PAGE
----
National debt will exceed entire annual US output by 2039, CBO projects

The national debt is on a rising path – a track that poses risks to the economy, concludes the CBO in its annual ‘Long-Term Budget Outlook.’ Spending is projected to rise, too.

By , Staff writer

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    Congressional Budget Office (CBO) Director Douglas Elmendorf addresses The Atlantic's Economy Summit during an onstage interview in Washington March 18, 2014.
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Americans, your government is getting larger, and the debt you shoulder as taxpayers is going up.

That’s the message embedded in the latest “Long-Term Budget Outlook” reported annually by the Congressional Budget Office.

The CBO slices and dices the numbers various ways, but the overarching conclusion is that federal debt is on a rising path – a track that poses risks to the economy.

Recommended: How much do you know about US entitlement programs? Take our quiz.

“[F]ederal debt held by the public is projected to grow faster than the economy starting a few years from now, and because debt is already unusually high relative to GDP, further increases could be especially harmful,” says the report, prepared by CBO staff that’s led by director Douglas Elmendorf.

Central numbers from the forecast:

• Public debt is on track to grow to an amount equal to 78 percent of one year’s gross domestic product (GDP) by 2024 and more than 100 percent of GDP by 2039. That compares with its level of about 74 percent of GDP today.

• Short-term improvement in federal deficits isn’t changing the long-term picture. The CBO sees the deficit – the gap by which federal spending exceeds revenue – declining to an amount below 3 percent of GDP in the 2015 fiscal year. The pace of health-care inflation has also slowed in recent years. But later in this decade, the rising costs of entitlement programs like Social Security and Medicare push deficits higher.

• Federal spending is on track to rise to 26 percent of GDP by 2039 under the status quo assumptions of the CBO’s “extended baseline.” That compares with an average of 20.5 percent over the past four decades. The driver is those entitlements. Spending on discretionary programs is projected to be 7 percent of GDP in 2039, down from about 11 percent in the past four decades.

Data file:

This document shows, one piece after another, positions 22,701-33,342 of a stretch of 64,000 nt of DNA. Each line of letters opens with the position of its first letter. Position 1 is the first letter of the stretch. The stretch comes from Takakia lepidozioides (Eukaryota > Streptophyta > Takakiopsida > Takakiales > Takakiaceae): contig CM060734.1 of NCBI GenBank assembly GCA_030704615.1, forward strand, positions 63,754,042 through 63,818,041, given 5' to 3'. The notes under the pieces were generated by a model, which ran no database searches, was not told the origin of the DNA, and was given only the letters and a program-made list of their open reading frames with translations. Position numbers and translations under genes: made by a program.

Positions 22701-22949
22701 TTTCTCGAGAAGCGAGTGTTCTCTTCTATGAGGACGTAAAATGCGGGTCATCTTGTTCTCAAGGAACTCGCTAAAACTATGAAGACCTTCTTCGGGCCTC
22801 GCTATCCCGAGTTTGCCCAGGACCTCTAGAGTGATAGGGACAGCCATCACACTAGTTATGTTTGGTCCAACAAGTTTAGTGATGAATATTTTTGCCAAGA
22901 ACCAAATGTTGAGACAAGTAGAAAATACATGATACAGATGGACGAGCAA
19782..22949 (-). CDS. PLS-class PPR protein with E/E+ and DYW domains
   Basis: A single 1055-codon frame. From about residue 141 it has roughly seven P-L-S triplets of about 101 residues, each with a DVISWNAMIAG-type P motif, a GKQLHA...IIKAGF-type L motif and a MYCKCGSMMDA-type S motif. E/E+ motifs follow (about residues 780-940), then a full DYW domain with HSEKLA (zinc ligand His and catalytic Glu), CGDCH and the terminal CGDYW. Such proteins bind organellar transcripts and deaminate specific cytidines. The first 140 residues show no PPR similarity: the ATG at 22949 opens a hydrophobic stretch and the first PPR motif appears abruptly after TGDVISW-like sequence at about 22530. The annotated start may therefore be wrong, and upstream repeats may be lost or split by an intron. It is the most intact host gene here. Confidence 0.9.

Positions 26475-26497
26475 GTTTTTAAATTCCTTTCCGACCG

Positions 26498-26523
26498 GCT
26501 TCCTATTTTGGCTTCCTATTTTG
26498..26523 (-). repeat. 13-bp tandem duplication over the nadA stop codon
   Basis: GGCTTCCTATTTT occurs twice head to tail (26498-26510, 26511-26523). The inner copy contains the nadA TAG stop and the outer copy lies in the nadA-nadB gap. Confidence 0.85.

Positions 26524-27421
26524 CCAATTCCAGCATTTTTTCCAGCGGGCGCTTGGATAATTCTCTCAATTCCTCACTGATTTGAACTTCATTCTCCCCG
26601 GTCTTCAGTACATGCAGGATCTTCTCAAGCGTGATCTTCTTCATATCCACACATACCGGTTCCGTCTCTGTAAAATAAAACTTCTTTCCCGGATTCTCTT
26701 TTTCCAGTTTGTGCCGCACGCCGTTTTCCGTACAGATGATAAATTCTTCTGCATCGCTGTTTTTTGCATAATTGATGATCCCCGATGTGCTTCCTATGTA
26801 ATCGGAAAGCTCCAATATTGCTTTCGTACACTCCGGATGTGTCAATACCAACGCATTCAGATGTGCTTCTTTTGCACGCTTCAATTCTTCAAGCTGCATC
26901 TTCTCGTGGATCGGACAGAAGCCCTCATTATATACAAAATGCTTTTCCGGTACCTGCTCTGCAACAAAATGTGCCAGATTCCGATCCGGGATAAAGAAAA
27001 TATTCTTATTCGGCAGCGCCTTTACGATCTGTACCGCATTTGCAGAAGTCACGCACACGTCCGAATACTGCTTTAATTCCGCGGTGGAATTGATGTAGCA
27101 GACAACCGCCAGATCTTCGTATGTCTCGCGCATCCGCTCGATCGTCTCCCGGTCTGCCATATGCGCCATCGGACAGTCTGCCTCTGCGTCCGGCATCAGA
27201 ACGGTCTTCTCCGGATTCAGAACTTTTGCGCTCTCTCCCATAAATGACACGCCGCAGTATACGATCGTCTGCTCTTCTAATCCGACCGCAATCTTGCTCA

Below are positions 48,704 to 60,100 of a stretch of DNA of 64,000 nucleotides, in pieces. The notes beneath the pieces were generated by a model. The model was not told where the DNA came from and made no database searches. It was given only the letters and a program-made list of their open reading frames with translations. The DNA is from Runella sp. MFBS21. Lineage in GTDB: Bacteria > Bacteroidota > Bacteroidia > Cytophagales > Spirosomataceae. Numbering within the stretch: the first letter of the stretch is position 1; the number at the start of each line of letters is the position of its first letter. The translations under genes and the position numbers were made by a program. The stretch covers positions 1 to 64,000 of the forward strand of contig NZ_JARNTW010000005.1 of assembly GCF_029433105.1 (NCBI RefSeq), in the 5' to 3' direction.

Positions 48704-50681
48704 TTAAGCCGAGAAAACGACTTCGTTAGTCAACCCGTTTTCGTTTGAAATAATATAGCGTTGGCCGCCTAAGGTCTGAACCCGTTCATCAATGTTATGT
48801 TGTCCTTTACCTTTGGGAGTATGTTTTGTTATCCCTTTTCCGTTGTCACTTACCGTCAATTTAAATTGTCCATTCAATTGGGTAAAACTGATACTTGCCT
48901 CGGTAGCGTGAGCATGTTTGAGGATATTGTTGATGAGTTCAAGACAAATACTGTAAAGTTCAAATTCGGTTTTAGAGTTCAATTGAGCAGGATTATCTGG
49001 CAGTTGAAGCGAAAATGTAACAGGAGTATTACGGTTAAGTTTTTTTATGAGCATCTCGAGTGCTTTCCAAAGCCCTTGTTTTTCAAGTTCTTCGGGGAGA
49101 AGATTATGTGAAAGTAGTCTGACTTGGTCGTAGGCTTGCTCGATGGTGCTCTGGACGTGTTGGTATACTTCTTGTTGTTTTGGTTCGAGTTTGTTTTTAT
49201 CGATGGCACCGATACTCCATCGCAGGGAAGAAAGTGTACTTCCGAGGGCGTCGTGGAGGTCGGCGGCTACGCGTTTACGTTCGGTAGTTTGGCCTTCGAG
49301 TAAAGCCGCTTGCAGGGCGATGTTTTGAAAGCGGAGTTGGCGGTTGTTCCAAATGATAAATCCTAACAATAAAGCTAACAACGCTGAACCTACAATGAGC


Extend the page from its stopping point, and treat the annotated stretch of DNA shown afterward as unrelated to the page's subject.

• Tax revenue will also be rising, but not as much as spending. Revenue would equal 19.5 percent of GDP under the extended-baseline forecast, compared with 17.5 percent of GDP in the past four decades. That rise in revenue would be fueled partly by people migrating into higher tax brackets and also by features of President Obama’s Affordable Care Act (such as an excise tax on some high-premium health insurance plans).

The report’s baseline view shows how the overall size of the federal government is poised for continued growth, relative to GDP – whether that growth is measured in spending or taxes.

But the CBO, as a nonpartisan accounting arm of Congress, does not take a stand on whether that’s a good or bad thing.

The debt is a separate issue. It represents the ongoing mismatch between spending and tax revenue, and Mr. Elmendorf and his colleagues argue the rising debt is unequivocally a bad thing over the long term.

That’s because, in general, high debt levels will tend to draw money out of private-sector investment, lowering the growth of GDP and personal incomes. High debt will also tend to push up interest rates, reduce global confidence in the dollar, and give policymakers less room to maneuver in a financial crisis.

“To put the federal budget on a sustainable path for the long term,” the report says, Congress must find ways to restrain entitlement spending, raise more tax revenue, or adopt “some combination of those approaches.”

The size of the needed shifts is significant.

To put the debt on a path back down to its long-term average of about 39 percent of GDP, spending (other than on debt interest payments) would have to fall by about 14 percent – or taxes raised by 13 percent. The shifts could be smaller if a mix of the two approaches were taken or if Congress didn’t try to reduce the debt that much.

The CBO analyzed various scenarios beyond the status quo baseline.

Debt could soar even faster (to 180 percent of GDP by 2039) if certain tax breaks and other policies that are set to phase out get extended. Or debt could fall back toward its long-term norm (reaching 42 percent of GDP by 2039) if Congress enacts about $4 trillion in deficit reduction through 2024.

The CBO also says the debt level could vary considerably if its assumptions about things like economic productivity, longevity, or interest rates prove to be too high or too low. The report doesn’t try to factor in uncertainties such as possible wars or the risk of an economic depression.

But the report says its basic message on debt “applies under a wide range of possible values for some key factors that influence federal spending and revenues.”

The sooner Congress acts to control the debt buildup, the easier the task will be, the CBO says. But some phase-in of changes might be wise because “if lawmakers implemented spending cuts or tax increases quickly, people would have little time to plan and adjust to the policy changes, and those changes would weaken the economic expansion during the next few years.”

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